In sand-casting, a “pattern” is used to form packed sand into a mold shape.  (Like using a bucket or cup to make sand castles at the beach, but instead of a sand castle you make 2 halves of a mold with a hole to let in liquid metal and another one to let out air as the metal enters and vapors as the metal cools.

Then you pour in the liquid metal.

Rhonda demonstrates sand-casting, a common manufacturing technology
Watch out, liquid metal is HOT!

Once the metal is cool, you basically brush off the sand (ok, I’m skipping over some details but you get the point) and there’s your part!

Sand-casting can be used to make very large parts and is also the most common casting method worldwide.

Permanent Molds

If the mold is reusable, it’s called a permanent (or reusable) mold.  This is the manufacturing technology more akin to injection-molding: liquid metal is sent into a mold and allowed to cool; the mold is then opened without breaking the mold, the metal part removed, and the mold can then be used again.  

Die-casting is a common example of a permanent mold technology.  It really is basically the same in principle as injection-molding, but with metal instead of plastic.  This of course affects the material you’d choose for the tooling (ie, the mold), the temperature, pressure, and duration of the process, etc.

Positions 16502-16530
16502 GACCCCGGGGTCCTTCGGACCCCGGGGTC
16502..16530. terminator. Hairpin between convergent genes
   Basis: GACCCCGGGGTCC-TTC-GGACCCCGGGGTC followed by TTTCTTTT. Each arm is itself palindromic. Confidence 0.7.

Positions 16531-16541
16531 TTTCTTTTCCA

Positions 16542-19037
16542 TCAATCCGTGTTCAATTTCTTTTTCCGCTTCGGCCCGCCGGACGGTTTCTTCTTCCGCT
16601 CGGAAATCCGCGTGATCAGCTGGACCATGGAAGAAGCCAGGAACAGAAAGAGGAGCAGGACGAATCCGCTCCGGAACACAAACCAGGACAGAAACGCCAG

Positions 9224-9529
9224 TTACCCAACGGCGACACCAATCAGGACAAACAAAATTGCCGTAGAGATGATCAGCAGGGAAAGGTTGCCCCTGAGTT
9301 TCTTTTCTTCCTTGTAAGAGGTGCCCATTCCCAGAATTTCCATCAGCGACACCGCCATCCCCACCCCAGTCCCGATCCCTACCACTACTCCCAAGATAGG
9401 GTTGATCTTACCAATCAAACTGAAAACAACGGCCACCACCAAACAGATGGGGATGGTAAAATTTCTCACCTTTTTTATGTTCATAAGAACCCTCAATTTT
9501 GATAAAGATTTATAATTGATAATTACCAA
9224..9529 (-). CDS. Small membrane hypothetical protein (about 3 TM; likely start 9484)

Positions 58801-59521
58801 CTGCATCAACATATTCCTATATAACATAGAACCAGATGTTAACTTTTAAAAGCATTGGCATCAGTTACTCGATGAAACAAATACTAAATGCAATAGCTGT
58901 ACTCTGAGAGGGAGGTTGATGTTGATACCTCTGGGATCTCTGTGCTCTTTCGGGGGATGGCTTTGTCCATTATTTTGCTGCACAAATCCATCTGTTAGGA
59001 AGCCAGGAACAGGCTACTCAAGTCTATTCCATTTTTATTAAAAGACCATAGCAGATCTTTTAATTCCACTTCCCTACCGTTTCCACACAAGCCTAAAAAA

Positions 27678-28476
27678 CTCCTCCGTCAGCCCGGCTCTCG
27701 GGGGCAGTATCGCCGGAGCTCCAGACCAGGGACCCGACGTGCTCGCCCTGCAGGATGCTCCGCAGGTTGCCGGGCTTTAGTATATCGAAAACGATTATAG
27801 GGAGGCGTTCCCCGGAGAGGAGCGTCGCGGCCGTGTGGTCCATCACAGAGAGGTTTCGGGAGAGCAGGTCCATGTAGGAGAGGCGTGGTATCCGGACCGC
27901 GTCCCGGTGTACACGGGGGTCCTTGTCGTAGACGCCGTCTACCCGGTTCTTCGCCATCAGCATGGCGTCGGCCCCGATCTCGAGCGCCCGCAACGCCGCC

Die-casting tends to be used for smaller items like plumbing components, toy racecars…

…and jewlery!

Princess Capybara models her necklace, made by die-casting.

Now of course, there are many other types of casting and there are many variations on the types we talked about here.  For example, jewelry like Princess Capybara’s could also be (in fact, more often is) made by lost-wax casting, which falls into a subtype of expendable-mold casting called investment casting.  And the wax for the lost-wax casting can now be 3D-printed!  

And on and on and on.  The point is, casting is a very important and very versatile technology that “plays well” with other, more modern technologies.  And now that you understand the basic concept of it, you’ll know where to start when looking for a specific casting technology to manufacture your latest invention.

Weekly Challenge:

Look around your home, office, or workshop.  Do you have any items that were made by casting?  Even if you yourself don’t cast anything, you almost certainly do!  

*Arguably, “resin-casting” is kind of a misnomer. Normally the word “casting” is only used for metals, while analogous processes with other materials might be called “molding.” But that’s a philosophical debate and we’re a pragmatic bunch here at Zattatat, so we don’t get hung up on semantic arguments when we could be in the shop making things for our customers 🙂

**Actually, it’s always somewhat less.That’s because, though no material is removed, all metals do shrink in volume as they cool from their liquid to solid state.

Ready to learn more? Read the next article in the series!

M.G. Rhoads shares her deep engineering

through engaging stories that make manufacturing principles easy to use and understand.

“I show makers, inventors and entrepreneurs the secrets big companies use to run a successful manufacturing line!”